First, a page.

Commissioner Dan Saltzman's office is pushing back, a bit, on a story in this week's Portland Tribune that noted—rather emphatically—that the Right 2 Dream Too tent refuge at NW Fourth and Burnside "may be about to gain semi-permanent status."
Matt Grumm, a policy adviser for Saltzman, confirmed it's possible the campsite could receive a city permit, as a nonprofit "community service," but that the application process is more arduous than the Trib's story indicated: just $700 for an application and a smaller fence along Burnside.
Grumm said the state would first need to sign off, according to its own rubric for concerns like sanitation, electricity and density. Grumm also noted the owners of the camp's private lot had yet to begin the approval process and would probably need to spend heavily on whatever infrastructure would be required to win state approval. That's pretty much what the Mercury reported a week ago—that there's a path forward, but it won't be easy.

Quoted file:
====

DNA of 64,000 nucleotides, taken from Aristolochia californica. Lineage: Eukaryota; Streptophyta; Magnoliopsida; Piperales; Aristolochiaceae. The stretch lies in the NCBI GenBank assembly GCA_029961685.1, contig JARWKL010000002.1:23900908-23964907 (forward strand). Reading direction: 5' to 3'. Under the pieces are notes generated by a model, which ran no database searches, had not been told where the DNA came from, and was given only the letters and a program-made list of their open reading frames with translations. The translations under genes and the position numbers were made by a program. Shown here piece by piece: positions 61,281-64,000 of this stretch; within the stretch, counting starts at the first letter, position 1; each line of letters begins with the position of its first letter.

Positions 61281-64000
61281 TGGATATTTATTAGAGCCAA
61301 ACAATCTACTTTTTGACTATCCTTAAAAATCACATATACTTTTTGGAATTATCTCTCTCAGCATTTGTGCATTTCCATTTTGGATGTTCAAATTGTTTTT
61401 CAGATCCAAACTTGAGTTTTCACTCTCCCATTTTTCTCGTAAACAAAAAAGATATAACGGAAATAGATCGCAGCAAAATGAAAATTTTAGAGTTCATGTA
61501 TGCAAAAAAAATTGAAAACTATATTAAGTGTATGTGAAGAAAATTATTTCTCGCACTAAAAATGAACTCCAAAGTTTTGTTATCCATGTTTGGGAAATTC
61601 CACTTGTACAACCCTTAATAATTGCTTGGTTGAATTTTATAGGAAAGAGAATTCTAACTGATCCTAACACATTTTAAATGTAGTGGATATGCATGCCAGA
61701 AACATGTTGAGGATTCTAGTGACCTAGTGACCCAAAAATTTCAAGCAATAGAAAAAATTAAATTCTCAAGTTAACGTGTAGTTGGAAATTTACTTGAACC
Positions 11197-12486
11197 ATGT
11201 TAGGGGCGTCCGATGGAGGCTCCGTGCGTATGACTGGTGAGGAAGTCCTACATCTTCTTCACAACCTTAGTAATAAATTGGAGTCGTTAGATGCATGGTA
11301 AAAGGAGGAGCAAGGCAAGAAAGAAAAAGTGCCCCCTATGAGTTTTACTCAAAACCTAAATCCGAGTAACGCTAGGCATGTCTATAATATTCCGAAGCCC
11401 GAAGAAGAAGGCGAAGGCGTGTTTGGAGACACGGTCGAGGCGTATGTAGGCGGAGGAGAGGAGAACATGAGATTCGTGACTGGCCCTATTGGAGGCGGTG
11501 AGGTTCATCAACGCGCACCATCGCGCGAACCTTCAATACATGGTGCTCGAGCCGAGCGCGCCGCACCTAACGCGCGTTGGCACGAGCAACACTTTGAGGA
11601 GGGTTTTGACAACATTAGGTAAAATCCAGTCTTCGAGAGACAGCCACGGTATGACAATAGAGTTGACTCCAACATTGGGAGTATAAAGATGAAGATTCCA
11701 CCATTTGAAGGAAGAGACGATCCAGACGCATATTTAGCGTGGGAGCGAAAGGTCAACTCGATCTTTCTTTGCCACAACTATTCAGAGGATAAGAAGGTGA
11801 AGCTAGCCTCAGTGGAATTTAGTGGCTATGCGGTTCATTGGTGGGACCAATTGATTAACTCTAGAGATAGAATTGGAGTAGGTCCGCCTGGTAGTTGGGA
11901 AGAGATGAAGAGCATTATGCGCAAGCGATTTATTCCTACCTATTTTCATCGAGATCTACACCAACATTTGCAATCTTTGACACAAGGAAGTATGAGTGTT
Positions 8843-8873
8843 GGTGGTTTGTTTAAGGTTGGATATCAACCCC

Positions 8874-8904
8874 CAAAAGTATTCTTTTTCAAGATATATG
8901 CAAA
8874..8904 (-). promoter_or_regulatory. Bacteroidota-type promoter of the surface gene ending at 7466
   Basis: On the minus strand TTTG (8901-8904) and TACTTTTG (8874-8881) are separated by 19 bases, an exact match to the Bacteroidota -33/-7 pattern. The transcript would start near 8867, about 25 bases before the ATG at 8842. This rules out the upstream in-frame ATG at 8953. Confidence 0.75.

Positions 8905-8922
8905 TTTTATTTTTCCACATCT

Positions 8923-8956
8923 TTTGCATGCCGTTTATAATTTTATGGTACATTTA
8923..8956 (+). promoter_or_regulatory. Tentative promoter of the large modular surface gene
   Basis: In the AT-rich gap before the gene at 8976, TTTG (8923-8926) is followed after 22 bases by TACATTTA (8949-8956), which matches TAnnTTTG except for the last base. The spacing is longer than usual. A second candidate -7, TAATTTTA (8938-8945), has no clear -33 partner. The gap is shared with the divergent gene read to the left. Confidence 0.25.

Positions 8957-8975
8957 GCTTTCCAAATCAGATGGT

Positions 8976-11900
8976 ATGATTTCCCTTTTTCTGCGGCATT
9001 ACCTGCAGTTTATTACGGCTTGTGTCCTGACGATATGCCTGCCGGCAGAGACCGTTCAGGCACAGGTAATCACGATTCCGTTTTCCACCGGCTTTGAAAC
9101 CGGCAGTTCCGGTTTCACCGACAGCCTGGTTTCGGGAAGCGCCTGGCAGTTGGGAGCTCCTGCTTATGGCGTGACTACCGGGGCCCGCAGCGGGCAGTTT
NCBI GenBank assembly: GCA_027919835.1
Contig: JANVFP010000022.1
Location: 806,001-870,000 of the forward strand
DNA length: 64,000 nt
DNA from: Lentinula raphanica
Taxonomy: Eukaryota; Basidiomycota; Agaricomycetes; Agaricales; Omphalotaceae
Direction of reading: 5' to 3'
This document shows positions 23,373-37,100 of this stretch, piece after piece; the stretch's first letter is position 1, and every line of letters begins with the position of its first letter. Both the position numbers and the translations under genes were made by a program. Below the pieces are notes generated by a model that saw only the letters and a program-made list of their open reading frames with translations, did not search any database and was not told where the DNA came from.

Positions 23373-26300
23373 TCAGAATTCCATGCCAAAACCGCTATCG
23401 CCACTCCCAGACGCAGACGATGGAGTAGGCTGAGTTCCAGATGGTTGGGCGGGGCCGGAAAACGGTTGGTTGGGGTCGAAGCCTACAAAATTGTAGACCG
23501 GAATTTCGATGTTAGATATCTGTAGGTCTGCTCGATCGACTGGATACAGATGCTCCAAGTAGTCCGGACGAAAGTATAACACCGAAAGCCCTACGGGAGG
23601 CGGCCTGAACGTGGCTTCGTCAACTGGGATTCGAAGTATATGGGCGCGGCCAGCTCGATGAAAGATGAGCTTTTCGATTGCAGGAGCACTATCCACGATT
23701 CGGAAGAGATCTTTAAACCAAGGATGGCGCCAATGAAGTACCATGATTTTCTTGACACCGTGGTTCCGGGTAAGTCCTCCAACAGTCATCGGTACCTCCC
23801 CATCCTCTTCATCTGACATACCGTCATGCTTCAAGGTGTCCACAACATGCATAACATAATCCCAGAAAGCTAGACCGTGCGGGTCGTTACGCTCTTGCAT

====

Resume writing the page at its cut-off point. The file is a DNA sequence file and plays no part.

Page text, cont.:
"There's no reprieve," he said. "The clock's still ticking."
The Bureau of Development Services warned the lot's owners last month that the campsite currently isn't legal and could eventually face monthly fines of $583. Grumm said applying for a permit wouldn't stop any fines from accruing; it would just keep the city from trying to collect them.
"If they get through the process, it's all forgiven," he says. "But if they say 'forget this process,' we throw the fines back on them. Those fines will continue to accrue until they get legal."
The camp, meanwhile, has been winning over its critics since it opened up October 10, thanks to a stringent code of conduct banning drugs, alcohol, and violence, but also by working to become a conscientious neighbor.
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